In recent years, headlines across the country have started shedding light on the effect climate change could have on the $20 billion winter sports industry.
They cite erratic snowfall totals and weak starts to the ski season in world-famous hubs like Vail, Colorado.
In fact, according to a letter published by researchers at the University of Arizona, between 1982 and 2016, the snow season across the western half of the US decreased by an average of 34 days.
The amount of snow in the west has seen an average drop of 41 percent.
We spoke with a scientist, a meteorologist and a ski resort at Mount Hood to see how winter sports will be affected in coming years.
Science behind climate change in the Northwest: "It's going to be a different place"
Dr. Nick Bond, a Washington State University climatologist, says climate change isn't just marching forward -- it's speeding up.
The Pacific Northwest's highest mountains and volcanoes will really see shifts in the second half of this century. Dr. Bond says parts of the country will become a "different place."
"Our snow pack is going to be a lot less, from a water resources point of view," he said. "There's going to be probably a lot more floods in the winter. The precipitation that falls will be a lot more in the form of rain than snow, and there will be less water to get us through the dry summer."
Dr. Bond said we can expect a degree or two warming in the next couple of decades (with variation year to year), but after that, you can expect annual warming of three to five degrees.
KGW Meteorologist Matt Zaffino, who has been covering Pacific Northwest weather for the past 35 years, agrees.
"What I have seen is a trend towards the snow coming later in the year," Zaffino said. "We'll get a lot of heavy rain in November on relatively bare mountain ground, and that can lead to debris flows that wash out roads. We saw that on Mount Hood several times with Highway 35 in the last 10 years or so."
(Scroll to the bottom of this story for a Q&A with Matt Zaffino)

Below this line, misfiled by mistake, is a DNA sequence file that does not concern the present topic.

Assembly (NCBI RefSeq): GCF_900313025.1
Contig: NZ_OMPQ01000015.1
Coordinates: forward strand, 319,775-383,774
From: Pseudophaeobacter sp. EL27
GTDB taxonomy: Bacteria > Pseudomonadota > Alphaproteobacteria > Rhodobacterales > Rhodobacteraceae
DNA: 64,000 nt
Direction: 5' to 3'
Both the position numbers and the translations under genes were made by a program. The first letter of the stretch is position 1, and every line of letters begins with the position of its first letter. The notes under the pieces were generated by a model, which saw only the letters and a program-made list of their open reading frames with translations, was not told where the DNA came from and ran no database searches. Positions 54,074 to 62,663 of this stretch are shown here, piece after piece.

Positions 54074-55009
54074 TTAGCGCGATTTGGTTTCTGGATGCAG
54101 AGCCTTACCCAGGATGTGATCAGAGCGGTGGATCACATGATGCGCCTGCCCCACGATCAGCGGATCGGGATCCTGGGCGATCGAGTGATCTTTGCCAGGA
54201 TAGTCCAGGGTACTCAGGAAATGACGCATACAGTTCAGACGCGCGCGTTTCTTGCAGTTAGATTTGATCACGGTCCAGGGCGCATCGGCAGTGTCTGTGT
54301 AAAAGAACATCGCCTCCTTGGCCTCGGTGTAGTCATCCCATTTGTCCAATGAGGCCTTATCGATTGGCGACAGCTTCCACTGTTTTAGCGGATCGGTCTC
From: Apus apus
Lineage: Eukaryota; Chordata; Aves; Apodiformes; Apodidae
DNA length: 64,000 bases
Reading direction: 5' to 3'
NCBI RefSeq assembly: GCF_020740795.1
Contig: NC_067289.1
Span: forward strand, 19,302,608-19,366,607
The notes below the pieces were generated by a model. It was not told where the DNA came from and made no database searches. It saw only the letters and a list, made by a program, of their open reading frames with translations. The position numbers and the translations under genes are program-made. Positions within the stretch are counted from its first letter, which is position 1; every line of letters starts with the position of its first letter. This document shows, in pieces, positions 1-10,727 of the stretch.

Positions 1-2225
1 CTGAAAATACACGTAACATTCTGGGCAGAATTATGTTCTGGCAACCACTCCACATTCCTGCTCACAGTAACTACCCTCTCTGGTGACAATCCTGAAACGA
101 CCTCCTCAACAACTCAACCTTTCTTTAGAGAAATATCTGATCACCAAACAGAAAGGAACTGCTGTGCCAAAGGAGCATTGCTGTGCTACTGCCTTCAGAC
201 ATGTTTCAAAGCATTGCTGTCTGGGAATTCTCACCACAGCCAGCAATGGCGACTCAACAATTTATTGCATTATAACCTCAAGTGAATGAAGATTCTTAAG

What are the resorts on Mt. Hood doing?:
Dave Tragethon, the vice president of marketing and sales at Mount Hood Meadows, says their opening day is still around Thanksgiving.
Meadows is still on high elevation, about 7,300 feet. They consider themselves safe for now, but Tragethon admits they don't know what the future holds.
"We don't know what the next 10, 20, or 30 years are going to bring," Tragethon said.
Meadows uses giant buckets to cart snow that falls early in the season from the parking lot up to the slopes. It's called "harvesting."
"Then when we get more natural snow, we're actually building the base instead of using those initial snowfalls to build a base and wait until the next snow comes before we can start operating," Tragethon said.
Meadows started this practice during in the 2014-2015 season. Back then, they only harvested snow with one vehicle. This year, they're upping their fleet to three.
Meadows is also diving into new ways to make money, like selling snow shoe tours on the weekends and mountain biking during the summer. Neighboring resort Timberline is opening similar trails.
Additionally, Meadows is building a $15 million event space and restaurant called Sahale. It'll be climate-controlled and available year-round to host skiiers and weddings alike.
Staff say they're getting ahead of climate change with these expansions.
Resorts band together for climate change legislation:
And though they are competitors on the mountain, representatives from each of the resorts on Mount Hood sent a letter to state representatives, pleading with them to enact various climate legislation bills.
Heidi Logosz, Meadows' sustainability manager, was one of the people behind the letter.
Logosz said the resorts are working hard to mitigate the impacts of climate change, so it felt right to demand the same from local politicians.
"I'm really proud of the efforts of the leadership of Mount Hood Meadows. It's one thing to recycle and do things that are kind of easy. You can turn off power and use less water, but it really takes a lot to use your voice to make a difference, and we're really hoping that what we're doing by using our voice is making a difference."